You will not go wrong if you plunge into Paul's letter to the Ephesians. Master it. Be mastered by it. Work Ephesians into your thinking, your living, your prayers, and your conversation. The Bible is vast and deep, and human life is diverse and perplexing. But in a pinch you could do all counseling from Ephesians. It's all there: the big picture that organizes a myriad details. And Ephesians is not only "counsel" but also "counseling." It talks and walks method as well as content. Paul himself is a changed man. He lives out and teaches wise pastoral strategy. Ephesians aims to teach you how to live. That is a synonym for counseling biblically, for doing face-to-face ministry (Powlison, p.17).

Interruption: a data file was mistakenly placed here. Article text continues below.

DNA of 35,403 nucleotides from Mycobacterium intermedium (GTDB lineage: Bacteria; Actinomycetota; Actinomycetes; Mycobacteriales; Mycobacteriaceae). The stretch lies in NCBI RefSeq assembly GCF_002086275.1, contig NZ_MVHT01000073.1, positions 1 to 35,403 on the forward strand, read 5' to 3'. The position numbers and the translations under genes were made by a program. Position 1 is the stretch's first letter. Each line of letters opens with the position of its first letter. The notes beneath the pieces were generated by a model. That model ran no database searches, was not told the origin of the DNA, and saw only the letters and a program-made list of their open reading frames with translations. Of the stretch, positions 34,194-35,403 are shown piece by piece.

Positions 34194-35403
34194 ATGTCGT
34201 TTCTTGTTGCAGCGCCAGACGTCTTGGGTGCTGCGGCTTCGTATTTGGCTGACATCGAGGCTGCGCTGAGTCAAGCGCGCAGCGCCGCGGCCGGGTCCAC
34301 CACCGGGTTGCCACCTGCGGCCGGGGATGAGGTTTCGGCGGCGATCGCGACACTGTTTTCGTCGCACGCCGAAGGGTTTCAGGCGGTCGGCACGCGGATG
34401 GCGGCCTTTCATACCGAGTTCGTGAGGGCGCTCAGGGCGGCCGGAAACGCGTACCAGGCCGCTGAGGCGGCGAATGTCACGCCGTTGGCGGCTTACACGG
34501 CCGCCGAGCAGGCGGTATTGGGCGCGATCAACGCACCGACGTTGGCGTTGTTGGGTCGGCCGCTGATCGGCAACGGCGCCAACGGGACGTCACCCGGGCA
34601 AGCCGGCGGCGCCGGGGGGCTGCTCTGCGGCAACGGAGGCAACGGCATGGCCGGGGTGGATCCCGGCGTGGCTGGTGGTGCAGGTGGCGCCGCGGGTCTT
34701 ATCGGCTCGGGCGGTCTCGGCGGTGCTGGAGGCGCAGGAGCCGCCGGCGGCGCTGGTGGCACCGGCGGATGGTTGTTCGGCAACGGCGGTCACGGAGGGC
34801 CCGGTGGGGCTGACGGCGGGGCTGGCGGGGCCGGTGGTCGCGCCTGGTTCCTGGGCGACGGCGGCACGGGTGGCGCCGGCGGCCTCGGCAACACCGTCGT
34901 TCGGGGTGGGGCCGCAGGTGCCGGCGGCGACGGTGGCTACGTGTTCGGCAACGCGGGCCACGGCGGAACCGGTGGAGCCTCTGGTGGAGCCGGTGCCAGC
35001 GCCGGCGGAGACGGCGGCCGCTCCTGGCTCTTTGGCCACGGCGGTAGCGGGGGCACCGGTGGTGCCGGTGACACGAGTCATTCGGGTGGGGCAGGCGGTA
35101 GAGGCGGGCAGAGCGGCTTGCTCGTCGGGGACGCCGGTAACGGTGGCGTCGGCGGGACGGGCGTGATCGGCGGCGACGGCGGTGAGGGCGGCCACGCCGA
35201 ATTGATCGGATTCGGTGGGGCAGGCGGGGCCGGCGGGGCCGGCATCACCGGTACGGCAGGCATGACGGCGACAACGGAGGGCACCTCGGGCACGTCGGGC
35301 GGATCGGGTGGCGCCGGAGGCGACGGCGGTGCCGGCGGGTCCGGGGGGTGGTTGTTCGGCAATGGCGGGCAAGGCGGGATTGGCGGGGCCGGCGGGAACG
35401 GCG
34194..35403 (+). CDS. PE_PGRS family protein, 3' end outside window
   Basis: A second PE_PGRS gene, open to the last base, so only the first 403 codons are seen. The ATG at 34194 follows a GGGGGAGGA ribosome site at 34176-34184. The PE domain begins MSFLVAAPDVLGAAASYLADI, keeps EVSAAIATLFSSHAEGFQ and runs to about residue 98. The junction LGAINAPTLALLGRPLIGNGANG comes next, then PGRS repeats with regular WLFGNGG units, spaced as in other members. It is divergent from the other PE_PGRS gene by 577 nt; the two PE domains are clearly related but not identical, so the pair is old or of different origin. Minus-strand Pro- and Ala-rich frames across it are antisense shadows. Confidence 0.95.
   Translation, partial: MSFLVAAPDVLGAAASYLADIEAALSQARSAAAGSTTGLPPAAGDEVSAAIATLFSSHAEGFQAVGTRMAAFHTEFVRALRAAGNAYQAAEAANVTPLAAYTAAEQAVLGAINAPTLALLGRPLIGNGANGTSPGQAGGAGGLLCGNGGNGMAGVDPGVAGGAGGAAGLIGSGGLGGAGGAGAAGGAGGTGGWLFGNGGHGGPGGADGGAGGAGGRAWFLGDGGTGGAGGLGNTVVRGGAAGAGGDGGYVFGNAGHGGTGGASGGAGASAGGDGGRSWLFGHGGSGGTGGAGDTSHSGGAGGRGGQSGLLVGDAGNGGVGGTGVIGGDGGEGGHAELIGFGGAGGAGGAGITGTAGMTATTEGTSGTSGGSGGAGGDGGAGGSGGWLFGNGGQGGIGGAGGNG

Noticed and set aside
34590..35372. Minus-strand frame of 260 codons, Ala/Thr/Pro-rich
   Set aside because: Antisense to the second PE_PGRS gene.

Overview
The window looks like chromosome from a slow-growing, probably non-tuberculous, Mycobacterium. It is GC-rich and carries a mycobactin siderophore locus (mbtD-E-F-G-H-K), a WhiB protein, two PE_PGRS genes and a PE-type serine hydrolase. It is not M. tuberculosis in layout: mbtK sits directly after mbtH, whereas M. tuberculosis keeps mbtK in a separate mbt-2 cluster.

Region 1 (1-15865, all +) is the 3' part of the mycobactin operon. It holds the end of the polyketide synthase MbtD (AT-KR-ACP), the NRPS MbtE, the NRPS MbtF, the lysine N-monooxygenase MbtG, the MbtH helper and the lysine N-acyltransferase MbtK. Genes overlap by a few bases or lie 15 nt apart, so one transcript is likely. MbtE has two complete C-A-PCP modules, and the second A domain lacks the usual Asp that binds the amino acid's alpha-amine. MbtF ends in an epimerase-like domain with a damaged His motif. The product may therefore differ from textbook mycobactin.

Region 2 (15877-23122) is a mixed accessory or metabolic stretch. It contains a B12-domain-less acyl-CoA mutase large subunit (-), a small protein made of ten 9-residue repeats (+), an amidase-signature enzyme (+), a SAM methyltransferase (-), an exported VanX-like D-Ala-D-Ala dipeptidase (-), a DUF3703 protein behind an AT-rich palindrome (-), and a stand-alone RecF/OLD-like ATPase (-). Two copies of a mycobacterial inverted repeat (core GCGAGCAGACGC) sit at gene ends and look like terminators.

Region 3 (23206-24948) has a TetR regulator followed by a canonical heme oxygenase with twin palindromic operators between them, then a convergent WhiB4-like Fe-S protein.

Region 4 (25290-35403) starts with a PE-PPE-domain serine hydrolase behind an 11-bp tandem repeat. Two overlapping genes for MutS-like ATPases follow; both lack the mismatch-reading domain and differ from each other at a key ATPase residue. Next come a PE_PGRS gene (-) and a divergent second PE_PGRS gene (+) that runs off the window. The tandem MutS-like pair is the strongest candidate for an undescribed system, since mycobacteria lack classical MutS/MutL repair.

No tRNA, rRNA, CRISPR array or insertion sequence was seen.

What is the practical significance of Powlison's approach to Ephesians? Well, first Powlison highlights Paul's story and helps demonstrate the change Paul felt in his life. In order to really understand the importance of Paul, one must go beyond Powlison. Many modern Christians assume that Jesus began Christianity. This is not true. Jesus was born and died a Jew, and, while alive in His earthly body, Jesus was a Jew. It was Paul who expanded on the idea of Jesus as a different type of Messiah than the ones who had previously been experienced in Jewish history. After all, looking at a Jewish definition of Messiah, prior Jewish leaders could be given the same title because of their actions to save the Israelites from various circumstances. For example, Moses leading the Israelites out of Egypt would have been considered a messianic act. Paul's writings helped change the view of what it meant for Jesus to be The Messiah. That is because Paul's writings are almost solely responsible for introducing the idea of atonement to Christianity. According to Paul, Jesus' death served as the means of redemption for His followers. Moreover, this atonement was more than just the relief from the burdens of sin, but also relief from the burdens of Old Testament law. Through Jesus' death, man and God come to peace, so that this death is what makes possible the very conversation that Powlison believes is necessary for biblical counseling (See generally "Atonement"). Therefore, Paul's perspective on how Christianity, a new religion in his time, can be useful to those seeking guidance is absolutely critical for someone seeking to use the Bible as a resource in counseling.